ESPE Abstracts (2022) 95 WG4.1

ESPE2022 Working Group Symposia ESPE Working Group on Diabetes Technology (DT) Symposium (4 abstracts)

Use of Automated Insulin Delivery systems (AIDs) in preschool children

Carine de Beaufort

DECCP-Centre Hospitalier de Luxembourg, Luxembourg, Luxembourg

Management of type 1 diabetes in preschool children is a huge challenge for their caregivers. Age-specific factors (e.g. unpredictable food intake and physical activity, small insulin doses, high insulin sensitivity, frequent intercurrent infections, high variability in insulin requirements) increase the complexity of daily diabetes management. Furthermore, the preschool child depends completely on his/her caregiver. To meet recommended treatment targets while avoiding hypoglycaemia is traveling between Scylla and Charybdis: accept an increase in risk for chronic complications or risk hypoglycaemia with a potential impact on brain function. Continuous subcutaneous insulin infusion pumps (CSII), followed by continuous glucose monitoring (CGM) have facilitated treatment and improved quality of care and outcome in preschoolers (1). Hypoglycaemia fear though, especially at night, persists (2). Over the last 5 years several Automated Insulin Delivery Systems (AIDs) have been approved for adults and older children. Only recently these tools have been tested in preschoolers, a population who may benefit most of this technology. In a randomized controlled crossover study (KIDSAP02), the use of CamAPS FX showed a significant better metabolic control, without increase in hypoglycemia (3). Caregivers reported less hypoglycemia fear and better perceived well being. When asked, parents report the CamAPS FX is a ‘game changer’ and helped them ‘getting back their life’. Use of AIDs in preschoolers improves metabolic control and reduces diabetes burden. These results suggest that AIDs in this population should be first line treatment to optimize short and long term outcome.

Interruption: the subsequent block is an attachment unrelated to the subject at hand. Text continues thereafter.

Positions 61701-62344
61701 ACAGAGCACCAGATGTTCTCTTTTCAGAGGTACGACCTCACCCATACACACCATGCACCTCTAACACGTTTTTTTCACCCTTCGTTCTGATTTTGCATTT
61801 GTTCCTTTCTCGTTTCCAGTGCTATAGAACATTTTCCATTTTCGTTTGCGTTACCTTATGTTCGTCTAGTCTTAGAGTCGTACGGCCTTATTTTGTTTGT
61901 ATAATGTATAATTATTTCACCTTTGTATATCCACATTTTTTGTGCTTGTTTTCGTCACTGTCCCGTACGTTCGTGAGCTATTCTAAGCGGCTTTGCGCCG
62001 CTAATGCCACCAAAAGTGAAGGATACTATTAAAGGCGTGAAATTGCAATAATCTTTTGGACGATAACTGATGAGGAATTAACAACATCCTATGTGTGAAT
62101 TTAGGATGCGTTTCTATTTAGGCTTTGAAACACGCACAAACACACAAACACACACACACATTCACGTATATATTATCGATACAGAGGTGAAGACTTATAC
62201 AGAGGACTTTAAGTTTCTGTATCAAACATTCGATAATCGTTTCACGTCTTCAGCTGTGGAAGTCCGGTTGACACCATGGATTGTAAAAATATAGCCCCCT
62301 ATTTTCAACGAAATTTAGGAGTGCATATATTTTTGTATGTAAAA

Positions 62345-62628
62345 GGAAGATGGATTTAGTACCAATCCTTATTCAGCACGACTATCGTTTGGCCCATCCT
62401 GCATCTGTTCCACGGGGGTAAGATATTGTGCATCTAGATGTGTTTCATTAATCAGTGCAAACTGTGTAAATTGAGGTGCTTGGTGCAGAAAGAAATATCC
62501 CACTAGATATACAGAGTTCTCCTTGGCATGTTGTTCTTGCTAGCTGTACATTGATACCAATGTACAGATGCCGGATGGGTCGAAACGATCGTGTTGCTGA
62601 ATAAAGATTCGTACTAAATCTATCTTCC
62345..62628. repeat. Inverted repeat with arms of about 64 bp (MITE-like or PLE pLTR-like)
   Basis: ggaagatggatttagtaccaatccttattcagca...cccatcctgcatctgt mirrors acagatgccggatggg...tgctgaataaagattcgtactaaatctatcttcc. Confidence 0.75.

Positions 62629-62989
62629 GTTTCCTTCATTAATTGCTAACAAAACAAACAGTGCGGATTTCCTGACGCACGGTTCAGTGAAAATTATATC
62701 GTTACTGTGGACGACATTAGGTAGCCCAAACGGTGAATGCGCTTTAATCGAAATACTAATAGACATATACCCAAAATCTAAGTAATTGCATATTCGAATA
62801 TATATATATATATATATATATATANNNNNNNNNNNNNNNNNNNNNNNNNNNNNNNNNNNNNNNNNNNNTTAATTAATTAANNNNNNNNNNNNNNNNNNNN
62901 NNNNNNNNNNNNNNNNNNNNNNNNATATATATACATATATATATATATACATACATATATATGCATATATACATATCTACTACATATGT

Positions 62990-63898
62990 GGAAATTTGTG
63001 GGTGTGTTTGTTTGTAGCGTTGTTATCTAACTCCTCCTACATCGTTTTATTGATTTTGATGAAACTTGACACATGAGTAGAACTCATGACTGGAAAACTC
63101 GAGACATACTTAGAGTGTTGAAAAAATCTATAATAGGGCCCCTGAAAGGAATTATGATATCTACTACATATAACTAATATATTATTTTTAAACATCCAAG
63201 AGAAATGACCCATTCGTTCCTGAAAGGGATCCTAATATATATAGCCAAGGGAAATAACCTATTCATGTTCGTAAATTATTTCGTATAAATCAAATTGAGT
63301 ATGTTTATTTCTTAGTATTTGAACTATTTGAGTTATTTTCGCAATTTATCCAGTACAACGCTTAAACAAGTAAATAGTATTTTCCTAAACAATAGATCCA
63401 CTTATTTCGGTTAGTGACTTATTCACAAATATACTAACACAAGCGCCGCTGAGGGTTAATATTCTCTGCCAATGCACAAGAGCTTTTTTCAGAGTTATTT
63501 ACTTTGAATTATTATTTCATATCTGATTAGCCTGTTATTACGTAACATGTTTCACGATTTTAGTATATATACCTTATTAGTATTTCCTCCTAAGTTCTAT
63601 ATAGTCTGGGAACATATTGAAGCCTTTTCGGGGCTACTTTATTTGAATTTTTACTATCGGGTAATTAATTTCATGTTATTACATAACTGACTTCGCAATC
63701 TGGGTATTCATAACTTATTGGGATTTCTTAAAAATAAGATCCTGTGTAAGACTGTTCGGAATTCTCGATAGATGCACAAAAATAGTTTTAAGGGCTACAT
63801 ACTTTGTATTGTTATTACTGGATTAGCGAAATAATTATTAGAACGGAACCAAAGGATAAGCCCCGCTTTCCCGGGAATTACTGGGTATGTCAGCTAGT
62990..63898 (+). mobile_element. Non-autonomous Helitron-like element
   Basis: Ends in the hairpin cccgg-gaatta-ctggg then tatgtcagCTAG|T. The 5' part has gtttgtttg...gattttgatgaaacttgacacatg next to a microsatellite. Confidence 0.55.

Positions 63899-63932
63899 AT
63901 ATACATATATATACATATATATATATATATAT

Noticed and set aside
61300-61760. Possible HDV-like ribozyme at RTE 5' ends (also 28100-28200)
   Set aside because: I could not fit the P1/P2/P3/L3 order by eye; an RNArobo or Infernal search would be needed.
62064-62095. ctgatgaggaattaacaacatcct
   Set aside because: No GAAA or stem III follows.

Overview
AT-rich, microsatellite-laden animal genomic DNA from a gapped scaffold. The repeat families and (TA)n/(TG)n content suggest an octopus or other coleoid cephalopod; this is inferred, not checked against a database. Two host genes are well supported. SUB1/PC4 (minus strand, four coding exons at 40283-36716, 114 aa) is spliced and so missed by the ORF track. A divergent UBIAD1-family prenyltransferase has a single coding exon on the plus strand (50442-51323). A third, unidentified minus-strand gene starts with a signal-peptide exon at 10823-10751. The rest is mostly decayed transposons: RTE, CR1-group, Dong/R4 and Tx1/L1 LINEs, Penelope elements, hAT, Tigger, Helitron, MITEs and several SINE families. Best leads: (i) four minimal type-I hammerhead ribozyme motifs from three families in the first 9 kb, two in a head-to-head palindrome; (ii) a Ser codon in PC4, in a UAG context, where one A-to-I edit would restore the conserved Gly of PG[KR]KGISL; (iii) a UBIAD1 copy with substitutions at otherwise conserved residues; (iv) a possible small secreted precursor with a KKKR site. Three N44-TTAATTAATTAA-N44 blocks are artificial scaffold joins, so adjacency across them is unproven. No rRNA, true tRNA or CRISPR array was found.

1. Sundberg F, et al. ISPAD Guidelines. Managing diabetes in preschool children. Pediatr Diabetes. 2017 Nov;18(7):499-517. doi: 10.1111/pedi.125542

2. Van Name MA, et al. Nighttime is the worst time: Parental fear of hypoglycemia in young children with type 1 diabetes. Pediatr Diabetes. 2018;19:114-120. doi:10.1111/pedi.12525

3. Ware J, et al. Randomized Trial of Closed-Loop Control in Very Young Children with Type 1 Diabetes. N Engl J Med. 2022;386(3):209-219. doi:10.1056/NEJMoa2111673

Volume 95

60th Annual ESPE (ESPE 2022)

Rome, Italy
15 Sep 2022 - 17 Sep 2022

European Society for Paediatric Endocrinology 

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